Americans have a bad reputation for their grasp of world geography. According to a new survey conducted by Morning Consult on behalf of the New York Times, it’s well deserved, at least when it comes to the Korean crisis. Only a little over a third of Americans could identify the Korean peninsula on a map, and some of the guesses ranged all the way over to the Arabian peninsula. And as it turns out, the lack of knowledge has some impact on support for policies dealing with North Korea:

An experiment led by Kyle Dropp of Morning Consult from April 27-29, conducted at the request of The New York Times, shows that respondents who could correctly identify North Korea tended to view diplomatic and nonmilitary strategies more favorably than those who could not. These strategies included imposing further economic sanctions, increasing pressure on China to influence North Korea and conducting cyberattacks against military targets in North Korea.

They also viewed direct military engagement – in particular, sending ground troops – much less favorably than those who failed to locate North Korea.

The largest difference between the groups was the simplest: Those who could find North Korea were much more likely to disagree with the proposition that the United States should do nothing about North Korea.

The demographics on this question produced some interesting results, although the analysis provided at The Upshot largely focuses on the impact on policy support. For instance, guess which party turns out to be worse at geography? Hint: It’s not the one the media might suggest:

We can chuckle over this, but statistically these numbers are more or less even … and all of them are embarrassingly low. The question “where is North Korea on a map” is hardly arcane. We fought a war on the peninsula sixty-plus years ago that technically never ended, and for the last twenty-five years, the threat of nuclear weapons from Pyongyang has been a top issue in foreign policy. In the age demos, only seniors get anywhere close to half (48%), and in the educational demos it takes post-grads to get past the halfway mark (53%). The most dramatic contrast, though, is in gender demos, where 45% of men can correctly identify North Korea, but only 27% of women.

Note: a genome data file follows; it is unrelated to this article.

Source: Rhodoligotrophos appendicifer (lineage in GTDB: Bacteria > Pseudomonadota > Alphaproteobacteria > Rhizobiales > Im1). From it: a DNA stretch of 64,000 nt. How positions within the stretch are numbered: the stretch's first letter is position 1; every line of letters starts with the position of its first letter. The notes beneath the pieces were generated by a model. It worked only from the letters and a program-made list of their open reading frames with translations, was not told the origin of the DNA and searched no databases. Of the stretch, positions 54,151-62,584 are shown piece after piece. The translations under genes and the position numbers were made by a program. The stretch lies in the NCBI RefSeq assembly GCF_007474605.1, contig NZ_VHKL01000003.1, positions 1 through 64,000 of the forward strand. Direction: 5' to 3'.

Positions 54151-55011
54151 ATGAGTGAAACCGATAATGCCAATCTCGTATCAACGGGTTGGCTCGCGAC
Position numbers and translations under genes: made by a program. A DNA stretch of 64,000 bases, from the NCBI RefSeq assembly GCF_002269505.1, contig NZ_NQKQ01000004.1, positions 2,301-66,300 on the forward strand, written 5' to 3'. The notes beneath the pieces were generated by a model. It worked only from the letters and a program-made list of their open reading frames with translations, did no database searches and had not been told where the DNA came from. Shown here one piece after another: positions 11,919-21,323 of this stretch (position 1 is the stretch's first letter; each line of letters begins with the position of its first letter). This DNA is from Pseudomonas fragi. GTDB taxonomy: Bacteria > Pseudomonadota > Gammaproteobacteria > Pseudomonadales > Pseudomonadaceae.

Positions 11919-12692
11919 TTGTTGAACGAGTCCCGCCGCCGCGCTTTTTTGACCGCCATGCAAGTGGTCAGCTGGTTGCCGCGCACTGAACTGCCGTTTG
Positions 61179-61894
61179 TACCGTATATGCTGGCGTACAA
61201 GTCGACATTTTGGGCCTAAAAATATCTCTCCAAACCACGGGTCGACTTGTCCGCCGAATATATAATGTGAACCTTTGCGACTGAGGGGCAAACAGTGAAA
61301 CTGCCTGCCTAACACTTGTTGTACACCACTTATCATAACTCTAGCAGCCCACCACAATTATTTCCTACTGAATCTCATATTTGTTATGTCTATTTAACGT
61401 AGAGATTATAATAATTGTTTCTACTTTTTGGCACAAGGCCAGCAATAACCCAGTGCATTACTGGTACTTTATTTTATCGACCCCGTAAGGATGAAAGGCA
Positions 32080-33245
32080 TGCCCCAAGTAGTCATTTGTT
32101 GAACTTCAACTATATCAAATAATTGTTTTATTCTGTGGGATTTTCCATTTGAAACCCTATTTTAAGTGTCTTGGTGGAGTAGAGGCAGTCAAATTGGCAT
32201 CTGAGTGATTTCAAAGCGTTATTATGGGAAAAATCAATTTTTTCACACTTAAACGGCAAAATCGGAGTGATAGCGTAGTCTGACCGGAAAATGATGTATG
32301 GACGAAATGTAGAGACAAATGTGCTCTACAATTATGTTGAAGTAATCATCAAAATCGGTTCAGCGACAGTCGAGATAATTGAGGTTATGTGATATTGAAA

Why is geographic knowledge important? That may sound like a dumb question, but it impacts policy decisions and, theoretically at least, election outcomes as a result:

Geographic knowledge itself may contribute to an increased appreciation of the complexity of geopolitical events. This finding is consistent with – though not identical to – a similar experiment Mr. Dropp, Joshua D. Kertzer and Thomas Zeitzoff conducted in 2014. They asked Americans to identify Ukraine on a map and asked them whether they supported military intervention. The farther a respondent’s guess was from Ukraine, the researchers found, the more likely he or she was to favor military intervention.

In this case, however, the impact is more nuanced. The do-nothing option had a difference of 23 points depending on the ability to locate North Korea on a map, but it wasn’t a popular choice in either column (-45/-22 in the gap for opposing the position). Both sets of respondents disfavored sending ground troops, with the geographically adept more likely to oppose it (-34/-19), and both sides favor cyberwarfare against North Korea’s military (+37/+18). However, the gap on military action — the big policy question — was within the margin of error at relatively low levels of support, +5/+9. If we’re not good at geography, then at the very least we’re not all that far apart on the big questions, regardless.

Besides, as The Upshot notes, our ignorance may be rationally based, but that leaves us at the mercy of … guess who:

While Americans could be better at geography, they cannot be expected to follow every twist and turn of foreign policy. “People don’t invest in policy information, but that’s rational,” said Elizabeth Saunders, a political science professor at George Washington University who studies foreign policy and international relations. Instead of exhaustively researching foreign policy options for a host of nations, Americans are “rationally ignorant,” effectively outsourcing their foreign policy views to elites and the news media.

In other words, we ignore foreign policy and geography at our own risk. To paraphrase another joke (I assume readers got the joke in the headline): In the era of Kim Jong-un, you may not know geography, but geography knows you.